The Controversy Over Nectar Production
Historically there has been considerable controversy over the nectar production of lupines. This may at least be in part because some may produce nectar and others may not, or they may produce only very small amounts of nectar. It may also result from variations in observational technique used to provide an answer to the question. Below I provide a review of this question. The reader needs to be forewarned not to expect a final definitive answer. The first three references deal with a common topic, the structure of the staminal column, each reference adding a potential bit on insight into the question of nectar production. Beyond that, the remainder of the references are provided in the chronological order that they appear in the literature.
1926: John Lovell seems to offer a way of distinguishing nectar-producing Lupinus species versus those that produce only pollen. He claims that in the nectariferous species, nine of the ten stamens of the flowers are united to form a tube, but that the tenth stamen remains free, allowing a bee to insert her tongue into the nearly closed-off tube by inserting it into the otherwise sealed tube on either side of the free stamen. In the species where all ten stamens are joined together they produce a closed cylinder and the bee cannot insert her tongue to obtain the nectar of the flower. Interestingly, while this seems such a reasonable explanation of at least some of the variation in the production of nectar by lupines, in the beekeeping literature, I found it mentioned only by Harvey Lovell and Lawrence Goltz in their honey production booklets (see below). The keys of Martin Wojciechowski seem to indicate that John Lovell was correct about the variation in staminal structure and that it might therefore provide a partial answer to why there seems to be so much variation in the literature concerning lupine honey production. The Wojciechowski keys (group 3) found in the Jepson Manual (second edition) seem to indicate that at least in California, with the words “filaments of all stamens fused” (page 721) that in California all the native lupines have all of their ten stamens fused. If both this statement and John Lovell’s statements are correct, none of the California lupines should produce nectar. I have no verification of this, however.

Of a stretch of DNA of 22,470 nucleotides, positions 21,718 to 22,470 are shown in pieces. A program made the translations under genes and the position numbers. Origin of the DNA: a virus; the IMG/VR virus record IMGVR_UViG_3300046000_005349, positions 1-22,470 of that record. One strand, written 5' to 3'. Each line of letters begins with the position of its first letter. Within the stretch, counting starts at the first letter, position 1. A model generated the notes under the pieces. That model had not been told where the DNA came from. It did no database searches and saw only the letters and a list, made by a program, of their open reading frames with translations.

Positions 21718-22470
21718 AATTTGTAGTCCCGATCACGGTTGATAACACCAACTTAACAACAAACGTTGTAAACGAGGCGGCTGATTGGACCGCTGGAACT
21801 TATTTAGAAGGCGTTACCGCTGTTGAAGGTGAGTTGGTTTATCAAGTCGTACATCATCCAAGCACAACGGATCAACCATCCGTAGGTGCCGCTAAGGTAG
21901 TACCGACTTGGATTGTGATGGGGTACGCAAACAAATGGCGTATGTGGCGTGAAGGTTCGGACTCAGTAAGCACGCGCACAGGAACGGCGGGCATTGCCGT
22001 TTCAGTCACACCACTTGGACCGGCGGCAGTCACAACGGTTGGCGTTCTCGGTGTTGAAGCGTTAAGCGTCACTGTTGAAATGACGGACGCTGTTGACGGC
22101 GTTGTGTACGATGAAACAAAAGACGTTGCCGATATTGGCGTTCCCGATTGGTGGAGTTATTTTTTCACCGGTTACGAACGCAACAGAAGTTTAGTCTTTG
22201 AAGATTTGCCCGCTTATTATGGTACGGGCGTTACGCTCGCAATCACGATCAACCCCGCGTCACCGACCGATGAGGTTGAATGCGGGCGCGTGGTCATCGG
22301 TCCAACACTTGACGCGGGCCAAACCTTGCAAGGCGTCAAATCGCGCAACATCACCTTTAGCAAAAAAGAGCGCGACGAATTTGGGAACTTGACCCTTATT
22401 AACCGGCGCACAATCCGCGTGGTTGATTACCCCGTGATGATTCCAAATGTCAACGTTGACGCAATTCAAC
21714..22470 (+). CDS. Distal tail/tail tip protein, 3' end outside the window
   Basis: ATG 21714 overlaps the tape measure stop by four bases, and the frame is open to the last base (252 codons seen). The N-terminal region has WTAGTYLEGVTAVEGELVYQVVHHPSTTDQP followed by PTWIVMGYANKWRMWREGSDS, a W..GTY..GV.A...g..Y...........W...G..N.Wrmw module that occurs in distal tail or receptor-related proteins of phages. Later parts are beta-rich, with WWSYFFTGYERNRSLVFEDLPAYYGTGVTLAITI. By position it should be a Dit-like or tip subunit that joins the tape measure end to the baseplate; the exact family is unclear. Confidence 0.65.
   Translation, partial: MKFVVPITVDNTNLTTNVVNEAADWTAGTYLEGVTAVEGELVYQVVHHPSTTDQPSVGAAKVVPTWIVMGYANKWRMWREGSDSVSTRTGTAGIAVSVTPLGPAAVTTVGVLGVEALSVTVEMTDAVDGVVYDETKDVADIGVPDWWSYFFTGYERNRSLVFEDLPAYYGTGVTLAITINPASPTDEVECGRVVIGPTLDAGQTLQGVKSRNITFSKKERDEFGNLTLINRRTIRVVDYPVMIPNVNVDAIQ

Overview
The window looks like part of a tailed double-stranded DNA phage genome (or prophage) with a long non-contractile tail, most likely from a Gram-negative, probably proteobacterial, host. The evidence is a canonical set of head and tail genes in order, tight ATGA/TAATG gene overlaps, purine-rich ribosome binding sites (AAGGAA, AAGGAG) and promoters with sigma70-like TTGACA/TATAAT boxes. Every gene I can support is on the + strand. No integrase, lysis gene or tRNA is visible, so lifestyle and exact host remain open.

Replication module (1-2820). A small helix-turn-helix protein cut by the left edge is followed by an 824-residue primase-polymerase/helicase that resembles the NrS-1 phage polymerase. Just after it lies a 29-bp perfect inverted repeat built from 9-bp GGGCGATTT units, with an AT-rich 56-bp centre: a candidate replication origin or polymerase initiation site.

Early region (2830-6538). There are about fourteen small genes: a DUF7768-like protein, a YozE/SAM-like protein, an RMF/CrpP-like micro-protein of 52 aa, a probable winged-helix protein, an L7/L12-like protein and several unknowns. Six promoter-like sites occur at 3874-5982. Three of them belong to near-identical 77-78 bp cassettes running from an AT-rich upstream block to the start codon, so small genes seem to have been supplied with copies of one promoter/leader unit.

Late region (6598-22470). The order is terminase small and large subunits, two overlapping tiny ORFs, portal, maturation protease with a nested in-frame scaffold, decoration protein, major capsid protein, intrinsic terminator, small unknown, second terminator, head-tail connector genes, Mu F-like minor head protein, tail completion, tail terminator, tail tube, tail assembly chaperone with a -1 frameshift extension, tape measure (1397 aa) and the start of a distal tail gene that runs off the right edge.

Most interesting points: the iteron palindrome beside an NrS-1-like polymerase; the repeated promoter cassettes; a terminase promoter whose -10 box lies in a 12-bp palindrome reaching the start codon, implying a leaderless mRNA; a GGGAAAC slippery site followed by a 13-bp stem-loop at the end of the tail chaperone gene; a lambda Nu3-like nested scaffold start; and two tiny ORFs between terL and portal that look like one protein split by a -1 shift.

1966: Harvey Lovell adopts his father’s view and adds to it that in the case where all the stamens are joined together there are also no nectaries.
1977: The Lawrence Goltz version of the Harvey Lovell publication repeats Lovell’s suppositions that some lupines have a closed staminal tubes and in these cases, there are also no nectaries. Primarily referring to the Texas blue bonnet (Lupinus subcarnosus) he seems to agree with the closed stamenal tube and no nectaries story. He goes on to say that while the distribution of Lupinus is general, they seem to be most common in Texas and surrounding states where bees collect pollen, but are rarely reported as collecting nectar. He then adds “In Oregon bees have been seen collecting nectar from L. nanus, L. albicaulis and L. laxiflorus (which) have (also1) been reported as pollen plants.” This seems to disagree with Burgett, Stringer and Johnson who state “Bees are known to use L. bicolor as a nectar source and L. laxiflorus as (a) pollen source.”
1908: Sanborn and Scholl writing about L. subcarnosus (one of the Texas bluebonnets) as a Texas bee forage state “honey yield good; also pollen of very bright and orange colors.”
1911: Richter in one location places Lupinus affenis in the category honey plants not known to yield a surplus (presumably nectar) and in another section tells where in California the species grows, that it blooms January to April but seemingly contradicts the information in the first section, stating that there is “honey from the flowers.”
1921: Coleman: In his pieced-together set of articles concerning California honey plants and writing apparently about L. albifrons says, “As a general thing, the Lupines are nectar producers, but on account of the deep flowers are only visited by bumblebees.” In this case (presumably L . albifrons) and also a few other species, the flowers are small and, therefore, the nectar is available to honey bees.
1939: Oertel from his extensive set of questionnaires reports the genus Lupinus and three species of Lupinus as having some importance in six states. There was no indication concerning whether the importance resulted from nectar and/or pollen production.
1941: Vansell and Eckert indicate that apparently most of the lupines are not very attractive to bees. They indicate that while lupines are sometimes credited with a crop of honey, there is some doubt concerning …